So, at the Meetup, we had a tech-savvy audience, armed with the skills to improve delivery processes, and yet many had failed to convince their management to approve the automation of manual processes. They’d tried. I heard stories of repeated conversations on how automation would reduce labour costs, increase velocity, and increase quality. But management had not yet enabled them to act. So, what's going on?
A few years back, I may have been tempted to say that these technologists just needed to up their game in explaining the value and the path forward. However, here in 2019, I take a different view. It should not be down to technologists to push the delivery velocity (quality/cost) agenda. In 2019, managers should be demanding velocity improvements and enabling technology teams to act.
At IntegrationWorks we’ve been working with some excellent managerial teams recently – eager to get a competitive advantage by pushing the boundaries of delivery velocity and organisational flexibility – but there are still managers out there that are happy with zero automation and that are actively descoping velocity improvements.
“Isn’t automation a no-brainer?”, you may ask. “Why would anyone descope it?”’, you may ask. ‘Are my team descoping it?’, you may ask.
I’ll give you a couple of examples of how “no-brainer” improvements get blocked.
First, project managers are working to tight deadlines with limited budgets. For them, descoping the task that sharpens the axe is an all-too-easy decision.
Second, for managers that don’t understand digital delivery models, saying “no” to improvements is easy. Especially where there is little pressure from the business, or there are comfy levels of organisational inertia. All managers and teams are busy and working hard, so there’s no shame in just keep everyone chopping wood with blunt axes. There are more examples and reasons – a lot of them.
So, as CEO, you may want to reduce tech labour costs, deliver digital change at higher velocity, and increase quality. Your technology staff may want to too – and they may have the skills. But if you want help with the layers between you and your tech experts, we at IntegrationWorks put our hand up to help you and help focus your whole team. As one of our experts mentioned to me this week, “Managers and decision-makers don’t need to be tech experts, but those that understand technology mechanics are better able to drive digital improvements. We can help them to look under the hood and make sense of it. Once empowered, managers themselves are typically keen to learn and they get a lot out of what we do”.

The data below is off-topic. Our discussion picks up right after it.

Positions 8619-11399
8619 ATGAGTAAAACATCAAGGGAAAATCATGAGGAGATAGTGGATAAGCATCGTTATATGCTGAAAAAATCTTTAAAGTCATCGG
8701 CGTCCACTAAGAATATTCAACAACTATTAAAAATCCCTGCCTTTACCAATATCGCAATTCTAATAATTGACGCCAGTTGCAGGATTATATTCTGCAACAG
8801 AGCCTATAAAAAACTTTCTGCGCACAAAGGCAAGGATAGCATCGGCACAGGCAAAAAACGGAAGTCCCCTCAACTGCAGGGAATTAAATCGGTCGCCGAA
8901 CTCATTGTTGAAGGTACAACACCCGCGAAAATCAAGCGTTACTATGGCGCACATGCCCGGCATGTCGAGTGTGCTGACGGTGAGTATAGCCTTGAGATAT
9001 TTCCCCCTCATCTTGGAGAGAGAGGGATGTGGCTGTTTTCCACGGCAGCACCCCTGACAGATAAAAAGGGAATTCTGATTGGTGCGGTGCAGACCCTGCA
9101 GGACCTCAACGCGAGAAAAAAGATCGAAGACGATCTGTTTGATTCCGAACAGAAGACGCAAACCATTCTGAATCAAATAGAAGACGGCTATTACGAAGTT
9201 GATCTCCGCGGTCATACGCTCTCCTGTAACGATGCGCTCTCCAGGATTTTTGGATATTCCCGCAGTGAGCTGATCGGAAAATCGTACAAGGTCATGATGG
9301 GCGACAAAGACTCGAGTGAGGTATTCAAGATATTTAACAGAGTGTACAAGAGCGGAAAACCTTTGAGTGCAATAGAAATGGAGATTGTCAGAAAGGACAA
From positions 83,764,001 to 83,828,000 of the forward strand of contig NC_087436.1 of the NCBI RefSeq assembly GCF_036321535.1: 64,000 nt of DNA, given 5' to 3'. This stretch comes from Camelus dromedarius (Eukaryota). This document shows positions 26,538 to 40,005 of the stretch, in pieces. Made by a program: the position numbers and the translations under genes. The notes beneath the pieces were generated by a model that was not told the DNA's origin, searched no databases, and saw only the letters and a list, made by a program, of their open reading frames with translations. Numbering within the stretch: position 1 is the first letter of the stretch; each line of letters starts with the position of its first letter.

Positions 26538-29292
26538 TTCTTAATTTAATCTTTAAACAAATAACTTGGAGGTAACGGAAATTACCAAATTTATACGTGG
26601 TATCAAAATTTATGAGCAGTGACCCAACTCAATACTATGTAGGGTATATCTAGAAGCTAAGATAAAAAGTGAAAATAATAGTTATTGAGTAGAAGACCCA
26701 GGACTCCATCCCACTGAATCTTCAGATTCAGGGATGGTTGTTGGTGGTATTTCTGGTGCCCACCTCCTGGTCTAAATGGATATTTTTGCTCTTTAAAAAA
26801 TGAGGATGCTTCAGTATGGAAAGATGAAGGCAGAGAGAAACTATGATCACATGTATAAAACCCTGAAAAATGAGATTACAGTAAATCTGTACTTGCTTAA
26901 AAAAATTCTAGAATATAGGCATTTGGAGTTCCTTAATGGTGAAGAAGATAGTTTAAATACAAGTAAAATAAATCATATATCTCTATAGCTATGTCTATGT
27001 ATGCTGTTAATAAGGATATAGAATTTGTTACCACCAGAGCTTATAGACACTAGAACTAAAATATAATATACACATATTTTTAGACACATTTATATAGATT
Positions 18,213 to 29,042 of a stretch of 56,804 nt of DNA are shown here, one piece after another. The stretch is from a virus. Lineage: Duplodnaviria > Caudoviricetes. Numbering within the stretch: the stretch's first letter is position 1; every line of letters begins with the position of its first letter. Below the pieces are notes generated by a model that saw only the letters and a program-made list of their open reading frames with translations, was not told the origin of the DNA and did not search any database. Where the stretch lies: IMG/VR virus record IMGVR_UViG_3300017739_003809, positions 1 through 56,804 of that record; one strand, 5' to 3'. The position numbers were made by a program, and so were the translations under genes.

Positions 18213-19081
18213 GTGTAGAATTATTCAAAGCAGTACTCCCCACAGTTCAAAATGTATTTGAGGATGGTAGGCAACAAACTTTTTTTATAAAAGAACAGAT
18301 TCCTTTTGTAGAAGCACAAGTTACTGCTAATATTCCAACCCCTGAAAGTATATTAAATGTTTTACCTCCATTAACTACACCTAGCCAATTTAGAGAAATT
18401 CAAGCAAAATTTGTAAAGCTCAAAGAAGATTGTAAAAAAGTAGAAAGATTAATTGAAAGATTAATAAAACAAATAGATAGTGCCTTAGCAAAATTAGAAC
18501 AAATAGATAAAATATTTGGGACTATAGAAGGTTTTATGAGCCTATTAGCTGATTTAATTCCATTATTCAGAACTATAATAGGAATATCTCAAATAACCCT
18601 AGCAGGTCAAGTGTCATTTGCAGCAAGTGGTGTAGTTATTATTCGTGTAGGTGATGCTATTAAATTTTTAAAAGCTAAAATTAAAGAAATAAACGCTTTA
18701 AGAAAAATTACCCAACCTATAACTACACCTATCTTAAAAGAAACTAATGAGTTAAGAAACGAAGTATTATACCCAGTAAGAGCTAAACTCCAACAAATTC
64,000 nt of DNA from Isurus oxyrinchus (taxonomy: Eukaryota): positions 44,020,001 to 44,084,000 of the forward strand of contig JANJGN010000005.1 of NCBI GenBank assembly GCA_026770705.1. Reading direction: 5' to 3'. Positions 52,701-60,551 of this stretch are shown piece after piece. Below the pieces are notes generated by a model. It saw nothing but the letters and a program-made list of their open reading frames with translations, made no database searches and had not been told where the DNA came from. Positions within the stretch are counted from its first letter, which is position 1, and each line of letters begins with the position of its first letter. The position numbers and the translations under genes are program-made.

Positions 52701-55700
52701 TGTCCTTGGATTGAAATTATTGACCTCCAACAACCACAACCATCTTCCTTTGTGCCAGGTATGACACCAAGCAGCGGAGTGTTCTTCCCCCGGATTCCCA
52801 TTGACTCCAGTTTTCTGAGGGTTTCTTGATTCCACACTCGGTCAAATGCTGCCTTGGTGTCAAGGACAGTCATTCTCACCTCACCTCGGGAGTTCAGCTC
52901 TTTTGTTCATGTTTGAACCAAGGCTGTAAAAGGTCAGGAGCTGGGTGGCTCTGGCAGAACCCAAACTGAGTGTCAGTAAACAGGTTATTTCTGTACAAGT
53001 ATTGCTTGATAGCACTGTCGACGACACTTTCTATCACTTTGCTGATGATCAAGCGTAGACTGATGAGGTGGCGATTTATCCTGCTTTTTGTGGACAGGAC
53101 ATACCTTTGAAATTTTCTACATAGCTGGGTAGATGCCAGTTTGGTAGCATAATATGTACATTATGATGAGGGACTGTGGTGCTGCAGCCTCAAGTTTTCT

To be candid, any successful cloud strategy relies wholly on integration – this isn’t just a spruik for our services. For any application in the cloud and for every cloud migration, organisations must migrate and preserve the functionality of each integration connecting to that application. Additionally, moving data to the cloud and back again requires preservation of integrations between the data hub and any downstream applications. This is far easier said than done, and often requires in-depth expertise in integration.
We all know that old technology is built in a monolithic fashion, with archaic project-based interfaces and integrations. The revolution of mobile, IoT and SaaS has shaken up the business landscape inherently, yet IT teams in most major enterprises are still turning to old and familiar ways of solving their integration problems via point-to-point integration. This quickly becomes risky and puts organisations into technical debt with reliance on knowledgeable resources.
To be precise, specific types of point-to-point integrations cannot be migrated from an on-premise to cloud environment without needing to be rewritten. For example, when database links are moved to the cloud, the host names and certificates need to be changed and the server tunnels need to be rebuilt. It’s unsurprising to our team when our clients blame “difficulties in deploying applications across cloud and on-premises” on point-to-point integration.
The result of using a point-to-point integration methodology results in tightly coupled and very fragile spaghetti architecture that makes it incredibly hard to innovate over time. To truly adopt cloud, organizations need to first modernize their on-premise applications, data repositories and services in a way that allows them to co-exist with cloud infrastructure and applications.